5 takeaways from the second Democratic debate


With the presidential election less than a year away, the race for the nomination is heating up on both sides of the aisle.

Republican candidates met on the debate stage last week for their fourth debate of the primary season. Last night, the three remaining Democratic candidates met at Drake University in Des Moines, Iowa, for their second debate.

The race for the Democratic nomination has dwindled to three candidates since the last debate, as Senators Jim Webb and Lincoln Chafee dropped out earlier this month. Now the battle for the nomination is between former secretary of state Hillary Clinton, Sen. Bernie Sanders, and former Maryland governor Martin O’Malley, with all three meeting on the stage last night.

Without further ado, here are five takeaways from the second Democratic debate:

 1) Debate in the Shadow of Tragedy

Early in the day on Saturday, the last thing on the minds of many Americans was a presidential debate. The tragic events of Friday evening in Paris dominated the news worldwide on Saturday and captivated the hearts and minds of people around the planet.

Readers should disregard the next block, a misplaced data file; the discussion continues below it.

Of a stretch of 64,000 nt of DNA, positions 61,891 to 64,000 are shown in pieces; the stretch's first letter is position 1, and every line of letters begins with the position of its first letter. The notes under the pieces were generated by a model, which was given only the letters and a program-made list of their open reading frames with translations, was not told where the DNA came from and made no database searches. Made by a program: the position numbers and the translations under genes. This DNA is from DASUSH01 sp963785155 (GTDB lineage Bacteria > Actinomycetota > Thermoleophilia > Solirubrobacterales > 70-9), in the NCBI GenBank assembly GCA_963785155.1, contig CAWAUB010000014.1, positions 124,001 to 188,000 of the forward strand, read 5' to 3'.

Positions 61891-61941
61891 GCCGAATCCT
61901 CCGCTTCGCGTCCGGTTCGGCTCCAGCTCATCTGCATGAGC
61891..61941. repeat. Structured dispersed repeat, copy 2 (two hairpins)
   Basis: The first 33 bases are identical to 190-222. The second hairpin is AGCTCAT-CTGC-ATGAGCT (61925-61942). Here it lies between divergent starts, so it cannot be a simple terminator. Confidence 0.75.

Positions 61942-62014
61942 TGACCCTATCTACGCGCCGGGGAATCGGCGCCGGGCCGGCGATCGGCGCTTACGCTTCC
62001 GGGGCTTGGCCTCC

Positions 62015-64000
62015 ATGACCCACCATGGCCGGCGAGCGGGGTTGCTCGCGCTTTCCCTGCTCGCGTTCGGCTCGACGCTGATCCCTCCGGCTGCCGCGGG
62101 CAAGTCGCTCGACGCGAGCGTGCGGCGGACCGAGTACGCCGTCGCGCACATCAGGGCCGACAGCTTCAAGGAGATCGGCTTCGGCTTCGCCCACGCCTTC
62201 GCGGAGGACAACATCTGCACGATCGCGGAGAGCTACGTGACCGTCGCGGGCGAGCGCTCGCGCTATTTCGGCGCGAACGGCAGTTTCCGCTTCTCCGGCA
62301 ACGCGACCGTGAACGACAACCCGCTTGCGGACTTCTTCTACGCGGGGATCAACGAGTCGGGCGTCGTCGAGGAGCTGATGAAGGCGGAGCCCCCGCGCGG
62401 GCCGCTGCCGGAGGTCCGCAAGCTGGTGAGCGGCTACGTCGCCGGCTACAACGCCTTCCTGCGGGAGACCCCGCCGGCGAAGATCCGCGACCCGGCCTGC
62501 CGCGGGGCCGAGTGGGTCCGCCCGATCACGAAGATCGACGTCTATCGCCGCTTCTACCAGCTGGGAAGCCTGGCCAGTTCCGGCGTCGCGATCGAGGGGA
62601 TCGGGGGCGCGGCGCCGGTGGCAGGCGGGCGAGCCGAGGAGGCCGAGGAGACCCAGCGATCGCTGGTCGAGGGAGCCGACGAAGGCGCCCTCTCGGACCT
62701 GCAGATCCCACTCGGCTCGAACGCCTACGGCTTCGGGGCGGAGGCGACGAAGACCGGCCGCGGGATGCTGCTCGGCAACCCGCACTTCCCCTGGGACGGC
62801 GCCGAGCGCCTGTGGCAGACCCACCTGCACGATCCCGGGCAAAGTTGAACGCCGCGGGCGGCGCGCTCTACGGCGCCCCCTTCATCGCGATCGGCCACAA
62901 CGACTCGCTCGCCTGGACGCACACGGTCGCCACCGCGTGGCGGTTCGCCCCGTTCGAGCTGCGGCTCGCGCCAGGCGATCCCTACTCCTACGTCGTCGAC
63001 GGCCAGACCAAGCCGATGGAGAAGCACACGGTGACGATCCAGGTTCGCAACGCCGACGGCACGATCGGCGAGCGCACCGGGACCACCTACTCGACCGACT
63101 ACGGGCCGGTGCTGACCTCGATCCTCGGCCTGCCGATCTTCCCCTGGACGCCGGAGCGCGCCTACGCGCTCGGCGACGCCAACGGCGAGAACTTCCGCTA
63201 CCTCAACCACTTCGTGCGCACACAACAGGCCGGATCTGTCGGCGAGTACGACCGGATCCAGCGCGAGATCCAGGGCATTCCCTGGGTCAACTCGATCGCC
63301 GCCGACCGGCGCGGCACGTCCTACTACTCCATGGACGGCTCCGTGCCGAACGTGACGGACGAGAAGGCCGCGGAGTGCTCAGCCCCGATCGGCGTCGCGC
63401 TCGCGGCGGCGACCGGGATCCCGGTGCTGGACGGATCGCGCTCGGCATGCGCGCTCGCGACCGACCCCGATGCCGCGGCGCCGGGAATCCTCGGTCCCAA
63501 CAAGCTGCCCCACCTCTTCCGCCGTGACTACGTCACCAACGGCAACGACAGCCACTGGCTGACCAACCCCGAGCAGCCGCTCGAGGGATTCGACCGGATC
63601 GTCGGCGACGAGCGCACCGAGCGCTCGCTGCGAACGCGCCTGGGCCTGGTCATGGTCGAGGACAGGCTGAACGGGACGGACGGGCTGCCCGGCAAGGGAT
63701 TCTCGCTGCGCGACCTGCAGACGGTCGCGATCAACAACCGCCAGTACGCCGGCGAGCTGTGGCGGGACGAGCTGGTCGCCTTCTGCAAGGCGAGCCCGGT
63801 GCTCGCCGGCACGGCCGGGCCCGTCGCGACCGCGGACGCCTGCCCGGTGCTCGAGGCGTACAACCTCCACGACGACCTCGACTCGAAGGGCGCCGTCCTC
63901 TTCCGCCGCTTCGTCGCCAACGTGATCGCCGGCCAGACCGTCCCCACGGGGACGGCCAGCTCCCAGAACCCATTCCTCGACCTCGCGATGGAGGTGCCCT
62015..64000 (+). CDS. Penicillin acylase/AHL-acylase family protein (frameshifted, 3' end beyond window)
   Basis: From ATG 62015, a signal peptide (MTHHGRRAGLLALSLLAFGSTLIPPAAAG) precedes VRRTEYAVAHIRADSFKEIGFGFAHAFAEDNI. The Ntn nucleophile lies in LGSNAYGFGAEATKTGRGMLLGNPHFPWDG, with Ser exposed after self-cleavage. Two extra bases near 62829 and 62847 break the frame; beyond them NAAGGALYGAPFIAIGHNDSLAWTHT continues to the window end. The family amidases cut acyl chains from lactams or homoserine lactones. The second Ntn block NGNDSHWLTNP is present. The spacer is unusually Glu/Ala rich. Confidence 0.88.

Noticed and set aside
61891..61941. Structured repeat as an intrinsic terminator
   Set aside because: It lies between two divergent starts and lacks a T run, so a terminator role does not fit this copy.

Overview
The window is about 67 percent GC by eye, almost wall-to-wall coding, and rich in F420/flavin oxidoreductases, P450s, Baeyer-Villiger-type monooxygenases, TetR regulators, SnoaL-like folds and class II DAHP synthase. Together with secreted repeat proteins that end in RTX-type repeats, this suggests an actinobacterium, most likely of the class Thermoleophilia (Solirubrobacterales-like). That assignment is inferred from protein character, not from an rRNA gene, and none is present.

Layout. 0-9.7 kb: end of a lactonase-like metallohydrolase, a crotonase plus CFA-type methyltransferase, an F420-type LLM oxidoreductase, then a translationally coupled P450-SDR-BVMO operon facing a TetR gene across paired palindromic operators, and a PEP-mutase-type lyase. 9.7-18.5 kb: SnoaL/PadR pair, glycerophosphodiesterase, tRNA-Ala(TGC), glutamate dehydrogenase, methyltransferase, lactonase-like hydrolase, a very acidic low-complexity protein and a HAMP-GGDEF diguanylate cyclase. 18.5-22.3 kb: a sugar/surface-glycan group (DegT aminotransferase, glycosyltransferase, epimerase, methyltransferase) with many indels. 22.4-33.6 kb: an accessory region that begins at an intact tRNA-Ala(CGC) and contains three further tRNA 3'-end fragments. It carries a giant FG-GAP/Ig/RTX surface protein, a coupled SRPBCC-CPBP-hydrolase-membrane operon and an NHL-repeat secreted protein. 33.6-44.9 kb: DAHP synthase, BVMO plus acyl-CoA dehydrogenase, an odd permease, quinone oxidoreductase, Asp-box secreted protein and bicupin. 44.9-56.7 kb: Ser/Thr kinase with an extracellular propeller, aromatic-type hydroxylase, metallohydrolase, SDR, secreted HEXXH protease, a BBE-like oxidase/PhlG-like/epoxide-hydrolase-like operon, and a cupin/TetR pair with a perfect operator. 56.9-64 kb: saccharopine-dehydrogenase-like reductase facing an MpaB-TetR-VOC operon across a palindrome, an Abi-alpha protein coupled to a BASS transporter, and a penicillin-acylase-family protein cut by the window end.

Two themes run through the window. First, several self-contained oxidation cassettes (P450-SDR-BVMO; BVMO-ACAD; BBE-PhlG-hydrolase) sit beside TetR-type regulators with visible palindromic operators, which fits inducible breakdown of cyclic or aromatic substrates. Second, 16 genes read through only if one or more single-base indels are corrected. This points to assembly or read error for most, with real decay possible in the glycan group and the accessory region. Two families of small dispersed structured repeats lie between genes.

While the debate went on as scheduled in spite of the attacks, the tragedy had a major impact on the structure and dynamic of the debate.  The candidates, moderators and spectators held a moment of silence for the victims prior to the debate. Candidates also offered their condolences in their opening statements.

As many expected would happen in light of Friday’s tragedy, the debate began with an intense and thorough discussion on foreign policy and how the U.S. is and should be dealing with foreign and domestic terrorist threats. Candidates offered their views on how to confront ISIL and other dangers that face the world in 2015 and what they would do if they were elected president to help rid the world of terrorism.

2) Clinton Hit Hard on Iraq War Vote

In the previous Democratic debate, candidates were generally in agreement on most of the issues discussed and — for the most part — refrained from directly attacking their opponents. Saturday’s debate took a bit of a different trajectory, and it started with an attack that Clinton knows all too well.

As mentioned earlier, the first part of the debate focused on foreign policy. When the debate turned to discussing instability in the Middle East, the conversation inevitably touched on the War in Iraq and both Sanders and O’Malley took shots at Clinton for voting in favor of the war during her time in the Senate.